My top free tools for law firms and other small businesses

By Kristopher A. Nelson
in December 2009

800 words / 4 min.
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Carolyn Elefant recently provided her list of free tools for starting a law firm. In this same spirit, I would like to present my list of top tools, all of which I’ve used at various times myself.

Please note that this post is from 2009. Evaluate with care and in light of later events.

Carolyn Elefant recently provided her list of free tools for starting a law firm. In this same spirit, I would like to present my list of top tools, all of which I’ve used at various times myself. (Some of these echo her recommendations.) Before I do that, let me quote from her blog:

Though I don’t believe that it’s necessarily prudent or always cost-effective to run a law firm on freebies alone, free services, when used appropriately can give lawyers a wide range of capabilities that once would have been cost prohibitive.  And of course, don’t forget that yet another free tool for starting a law firm is MyShingle!

via Some Free Tools for Starting A Law Firm : My Shingle.

Before proceeding, let me remind anyone with confidential client information to be particularly careful, as you do not want to let an accidental slip-up reveal such details to the entire Web. (And there’s an open debate on whether it’s a good idea for attorneys to keep confidential information on 3rd-party servers, so think about that before doing it. I think it’s fine, personally, but you should think about the issues first.)

First, before we move on to tools to manage your business, you might want to consider alternatives to the very expensive Lexis and Westlaw. One new choice is Google Scholar, which has added case law to its index. I’ve written about some other choices before, along with more inexpensive alternatives,  including:

  • Your local law library, where research is generally free
  • FindLaw, a free case law database
  • Fastcase, a reasonably priced legal research service (not free)

Once you can do research, you’ll need clients. In addition to the usual (paid) approaches, consider establishing your presence on Twitter, connecting to others on LinkedIn, and networking with your old classmates on Facebook.

Of course, once you have clients, you will need to keep track of them, along with your projects. You’ll also need to bill them. For this, I recommend either Cashboard (“time tracking, expenses, invoicing, estimates, and online payments done your way”) or FreshBooks (“Send, track and collect payments quickly. Great for teams, freelancers and service providers”). Both interface with Basecamp (below) to provide effective invoicing and billing. I have used both Cashboard and FreshBooks, and both are excellent choices.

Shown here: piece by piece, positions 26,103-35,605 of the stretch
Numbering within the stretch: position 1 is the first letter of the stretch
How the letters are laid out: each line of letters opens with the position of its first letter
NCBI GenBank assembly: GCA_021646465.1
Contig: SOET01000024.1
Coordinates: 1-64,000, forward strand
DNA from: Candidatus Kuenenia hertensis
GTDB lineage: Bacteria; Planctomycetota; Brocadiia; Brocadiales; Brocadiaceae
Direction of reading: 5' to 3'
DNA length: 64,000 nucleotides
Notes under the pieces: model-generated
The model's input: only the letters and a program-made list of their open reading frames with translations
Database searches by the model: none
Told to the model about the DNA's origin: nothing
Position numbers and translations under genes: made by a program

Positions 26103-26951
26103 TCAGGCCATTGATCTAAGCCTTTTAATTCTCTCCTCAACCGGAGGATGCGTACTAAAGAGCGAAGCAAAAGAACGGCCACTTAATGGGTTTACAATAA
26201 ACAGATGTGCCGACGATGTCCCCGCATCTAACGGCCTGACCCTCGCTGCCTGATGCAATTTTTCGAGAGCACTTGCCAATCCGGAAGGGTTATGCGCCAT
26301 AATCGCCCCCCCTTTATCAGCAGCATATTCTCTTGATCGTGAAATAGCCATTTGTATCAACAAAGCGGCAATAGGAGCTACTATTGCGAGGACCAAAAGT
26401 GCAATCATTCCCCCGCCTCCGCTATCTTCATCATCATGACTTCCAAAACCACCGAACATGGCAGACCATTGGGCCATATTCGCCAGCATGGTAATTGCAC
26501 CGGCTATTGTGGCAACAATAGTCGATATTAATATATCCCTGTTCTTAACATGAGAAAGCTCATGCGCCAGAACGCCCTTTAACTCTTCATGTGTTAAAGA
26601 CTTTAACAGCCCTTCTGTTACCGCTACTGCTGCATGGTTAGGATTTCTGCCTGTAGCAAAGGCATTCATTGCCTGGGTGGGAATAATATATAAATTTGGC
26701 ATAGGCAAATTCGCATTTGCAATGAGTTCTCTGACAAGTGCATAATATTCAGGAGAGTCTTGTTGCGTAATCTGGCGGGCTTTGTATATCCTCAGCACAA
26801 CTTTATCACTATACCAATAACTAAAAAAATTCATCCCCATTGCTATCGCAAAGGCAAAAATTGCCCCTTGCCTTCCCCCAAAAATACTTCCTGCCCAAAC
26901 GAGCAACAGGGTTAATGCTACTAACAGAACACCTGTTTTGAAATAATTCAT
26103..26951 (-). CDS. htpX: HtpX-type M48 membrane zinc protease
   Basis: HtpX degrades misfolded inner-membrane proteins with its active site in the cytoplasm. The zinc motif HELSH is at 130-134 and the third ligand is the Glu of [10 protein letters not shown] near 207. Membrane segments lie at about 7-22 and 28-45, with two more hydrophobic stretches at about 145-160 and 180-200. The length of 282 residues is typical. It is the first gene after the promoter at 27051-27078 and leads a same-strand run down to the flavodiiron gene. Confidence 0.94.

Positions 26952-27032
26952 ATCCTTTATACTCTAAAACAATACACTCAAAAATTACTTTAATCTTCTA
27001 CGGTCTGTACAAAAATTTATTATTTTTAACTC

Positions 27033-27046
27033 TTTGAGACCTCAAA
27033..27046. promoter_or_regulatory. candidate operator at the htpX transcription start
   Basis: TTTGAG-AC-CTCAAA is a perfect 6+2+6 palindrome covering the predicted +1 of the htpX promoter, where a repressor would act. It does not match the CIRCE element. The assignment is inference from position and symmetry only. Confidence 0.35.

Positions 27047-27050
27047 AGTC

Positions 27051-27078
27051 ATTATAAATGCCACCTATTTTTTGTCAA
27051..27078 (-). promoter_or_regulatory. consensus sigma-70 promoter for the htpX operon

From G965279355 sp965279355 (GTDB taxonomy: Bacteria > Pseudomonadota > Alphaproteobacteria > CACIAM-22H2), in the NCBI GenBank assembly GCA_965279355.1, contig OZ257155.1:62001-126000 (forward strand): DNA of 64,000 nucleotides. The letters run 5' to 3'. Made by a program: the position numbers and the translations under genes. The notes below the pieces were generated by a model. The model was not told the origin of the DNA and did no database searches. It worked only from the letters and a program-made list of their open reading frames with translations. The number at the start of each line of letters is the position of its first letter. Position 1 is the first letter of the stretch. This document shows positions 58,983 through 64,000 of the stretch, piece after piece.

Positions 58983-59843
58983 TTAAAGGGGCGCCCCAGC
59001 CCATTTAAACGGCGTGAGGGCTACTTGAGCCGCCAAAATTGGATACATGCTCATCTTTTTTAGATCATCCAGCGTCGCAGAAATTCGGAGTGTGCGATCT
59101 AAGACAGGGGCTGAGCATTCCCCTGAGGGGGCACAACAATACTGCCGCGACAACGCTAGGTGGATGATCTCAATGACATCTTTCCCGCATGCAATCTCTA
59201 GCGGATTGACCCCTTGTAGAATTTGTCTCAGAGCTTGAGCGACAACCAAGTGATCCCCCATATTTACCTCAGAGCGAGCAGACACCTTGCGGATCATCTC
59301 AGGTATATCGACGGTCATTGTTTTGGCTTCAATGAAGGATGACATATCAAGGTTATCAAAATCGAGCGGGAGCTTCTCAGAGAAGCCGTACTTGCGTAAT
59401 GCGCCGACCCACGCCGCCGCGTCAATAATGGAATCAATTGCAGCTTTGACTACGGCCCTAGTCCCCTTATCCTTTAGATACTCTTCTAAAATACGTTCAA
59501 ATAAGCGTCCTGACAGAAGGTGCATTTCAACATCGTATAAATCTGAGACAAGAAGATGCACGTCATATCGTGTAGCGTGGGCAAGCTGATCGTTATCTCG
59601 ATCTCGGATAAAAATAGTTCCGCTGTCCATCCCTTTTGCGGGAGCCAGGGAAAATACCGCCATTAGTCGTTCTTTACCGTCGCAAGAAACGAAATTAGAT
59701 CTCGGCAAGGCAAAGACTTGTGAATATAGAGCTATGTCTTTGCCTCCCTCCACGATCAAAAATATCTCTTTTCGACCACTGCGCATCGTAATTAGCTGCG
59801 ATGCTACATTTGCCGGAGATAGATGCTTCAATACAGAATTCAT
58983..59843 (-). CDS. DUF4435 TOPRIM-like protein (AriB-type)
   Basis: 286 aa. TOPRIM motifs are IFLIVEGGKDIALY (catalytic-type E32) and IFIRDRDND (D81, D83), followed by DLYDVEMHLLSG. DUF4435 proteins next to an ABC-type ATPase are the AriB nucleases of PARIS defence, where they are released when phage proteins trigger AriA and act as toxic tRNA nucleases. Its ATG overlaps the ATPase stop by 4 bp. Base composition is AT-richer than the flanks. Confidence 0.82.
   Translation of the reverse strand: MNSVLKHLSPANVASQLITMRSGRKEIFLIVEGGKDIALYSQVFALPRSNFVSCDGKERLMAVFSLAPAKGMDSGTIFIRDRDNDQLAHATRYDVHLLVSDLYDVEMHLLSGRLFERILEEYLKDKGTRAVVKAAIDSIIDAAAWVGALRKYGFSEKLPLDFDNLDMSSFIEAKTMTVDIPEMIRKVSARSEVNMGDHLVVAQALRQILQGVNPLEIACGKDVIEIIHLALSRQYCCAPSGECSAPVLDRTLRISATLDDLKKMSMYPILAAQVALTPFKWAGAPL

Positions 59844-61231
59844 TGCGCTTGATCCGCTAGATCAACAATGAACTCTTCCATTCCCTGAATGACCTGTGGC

Although you may be small, or may not even have more than token office space, you may want or need to work with a team — whether that’s collaborating with a virtual paralegal or a law student intern, or with a more specialized attorney. For this, take a hint from professional Web developers, and consider 37signals’ Basecamp. It lets you share files, meet deadlines, assign tasks, and centralize feedback.

Microsoft Exchange may cost much more than you can afford — and it certainly is more complex than you need. But you still need what it provides, especially email and calendaring. Throw in Web-based document editing and collaboration tools which are quite capable of replacing Microsoft Word for most document preparation tasks, and you have a winning combination in Google Apps. Basic services are free, but you may wish to upgrade to a paid business account for guaranteed service-level agreements and support.

You’re going to need to manage your telephone presence. Google Voice can help give you a central number for all your clients, and even transcribes your voicemails to text — all for free. (Consider VoIP services and Internet fax services to save money, too. One nice tip:, mentioned below, allows you to send faxes via for free.)

You’ll need a Web presence, too. While you can certainly use free blogging services like or Blogger (both recommended), you’ll probably want to buy a custom domain so you look more professional.

I highly recommend backing up your documents off site. Mozy is one nice choice — there’s a free intro plan, and paid plans if you need more space or service. is a good storage space if you need to collaborate or share files. Additionally, Dropbox provides simple cross-platform synching, so your laptop (which you’ve encrypted, right?) and your desktop files stay up to date.

All of the above provide fine services when you are starting out, and can grow as you grow. Just remember not to be cheap when it really counts — once you have some income coming in, I recommend an upgrade to the paid versions of these services to get full and professional support.